Reach outRecently I wrote a post about “reaching out” in a variety of ways such a mastermind groups and trusted advisors in order to get feedback, inspiration and access to “thinking partners” for your business or career. Social media sites can be also be a way to reach out for in the moment assistance.

Early in January I posted a question on Twitter, a microblogging site, about sources of inspiration for writing. This question arose from a conversation with someone who was contemplating whether a blog would be of benefit for her business. One of her concerns was the relentlessness of the pressure to make regular posts. I was curious how other people managed to maintain their inspiration so I asked the question below and had an almost immediate response.

Any tips for blog writing for someone who is better at responding to a direct question than writing when staring at a blank screen? 8:04 PM Jan 4th from web

TammyRedmon @sandymcmullen Try this, type out the question you are going to answer on paper 2 start the dialog. It’s no different on paper vs. 1 on 1 10:18 PM Jan 4th from TweetDeck in reply to SandyMcMullen

Ramona_W @sandymcmullen Writing Fix has lots of tools including writing prompts. Writingfix.org? 8:33 PM Jan 4th from mobile web in reply to SandyMcMullen

coffee_offline @sandymcmullen In your writing respond to questions, such as those you find on Twitter or in your inbox, and voila, 2 birds 1 stone. 8:30 PM Jan 4th from web in reply to SandyMcMullen

shannoncherry @sandymcmullen blog a question, then answer it. 8:17 PM Jan 4th from twitterrific in reply to SandyMcMullen

shellykfleming @sandymcmullen I strongly recommend reading blogs of @problogger & @chrisbrogan. they give freely lots of tips for blogging and other pearls 11:02 PM Jan 4th from web in reply to SandyMcMullen

Denise Wakeman and Patsi Krakoff of the Blog Squad talk about Twitter as being like having an online Rolodex. People have different strategies and approaches to social media with some people focusing on following others who might be experts in their field and/or in their target market while others are open to following people with a wide diversity of interests and experience. In either case, but especially if you cast your net wide, any request for help is going to get you answers from sources that you wouldn’t have access to otherwise. Part of why and how this works is that as a general principle Social media sites are built on the premis of participation and giving… first be of service and provide information so that you build your reputation.

Many of the conferences that I attend and courses that I take in the area of coaching and leadership seem to have a high percentage of people with a preference for Intuition. Answers to questions from people with different preferences help to give me a perspective that includes aspects that I might be blind to. An ISTJ, for instance,  will help me stay with the specifics and the steps involved to get a result before going on to something else that is also on my mind.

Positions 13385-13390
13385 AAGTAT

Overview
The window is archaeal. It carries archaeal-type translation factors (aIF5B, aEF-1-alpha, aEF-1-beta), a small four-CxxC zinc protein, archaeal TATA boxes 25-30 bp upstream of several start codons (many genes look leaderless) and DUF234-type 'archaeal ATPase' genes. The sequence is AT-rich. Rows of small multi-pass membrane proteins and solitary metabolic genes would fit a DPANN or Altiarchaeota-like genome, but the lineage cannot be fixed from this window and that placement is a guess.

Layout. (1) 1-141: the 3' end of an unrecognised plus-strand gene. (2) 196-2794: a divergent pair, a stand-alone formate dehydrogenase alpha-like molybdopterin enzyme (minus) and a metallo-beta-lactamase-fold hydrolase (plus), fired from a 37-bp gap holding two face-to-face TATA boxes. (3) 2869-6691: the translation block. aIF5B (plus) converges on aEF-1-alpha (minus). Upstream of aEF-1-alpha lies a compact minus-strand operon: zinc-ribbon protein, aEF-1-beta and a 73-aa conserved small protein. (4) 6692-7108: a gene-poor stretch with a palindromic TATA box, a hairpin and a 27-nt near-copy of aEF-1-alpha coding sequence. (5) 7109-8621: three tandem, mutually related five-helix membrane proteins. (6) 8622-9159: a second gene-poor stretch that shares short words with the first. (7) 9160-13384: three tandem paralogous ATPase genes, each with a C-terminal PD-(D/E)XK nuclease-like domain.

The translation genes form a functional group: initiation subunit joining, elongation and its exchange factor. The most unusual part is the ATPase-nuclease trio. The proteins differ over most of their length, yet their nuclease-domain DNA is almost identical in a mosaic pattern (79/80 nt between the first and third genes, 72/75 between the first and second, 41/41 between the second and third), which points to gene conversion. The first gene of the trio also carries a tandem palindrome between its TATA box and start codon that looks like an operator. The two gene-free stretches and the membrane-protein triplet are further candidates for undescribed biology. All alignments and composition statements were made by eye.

Twitter is the home of SEO experts, moms who are yoga queens, athletes, astronauts, poets, painters, internet marketers, foodies and seekers to name but a few. Now that’s a rolodex that is a great resource. What is the best tip or advice that you have received by reaching out on Twitter?

Category: Resources
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2 Responses to “Twitter is like having your own online rolodex”

Tess Giles January 27, 2009

As a relative newcomer (a few weeks) to Twitter, I’m blown away by the potential. That’s how I stumbled across you, after all, Sandy!!

It took me a while to understand it – in some ways it’s kind of like stepping off the roadside into traffic with your eyes shut. Darren Rowse’s newst blog, Twitips, is enormously helpful getting to grips with the Twitter environment.

To me Twitter is a kind of supercharged way of crossing boundaries. On my blog, I write about spirituality and interfaith stuff, and therefore people who comment tend to be interested in the same topics. Same with the blogs I love to read and comment on in turn.

But of course I’m interested in absolutely loads of things, and following down various Twitter links is a really fast way of finding a wider community.

In fact I’m consciously holding back a little bit following more people because I could easily see Twitter swallowing my whole life!!

Sandy McMullen January 27, 2009

I know exactly what you mean. It’s like so many things that you just have to try to “get”. @thembti did an informal survey and npople with a prefernce for Sensing were the lowest adopters of using Twitter. The struck a chord with me as the one thing that I say about Twitter is that how I use it is very Intuitive.

Two things that have helped me with managing time and how I focus my attention on Twitter are Tweetdeck and Search. On Tweetdeck I have several groups set up that I can scan. I also use Search and the Tweetlater search to find people who are discussing things of interest.

Mari Smith and Denise Wakeman/Patsi Krakoff are people that I know and trust – they have been enormously helpful –

Have fun in the Twitterverse – without it we wouldn’t have had a chance to sauy Hello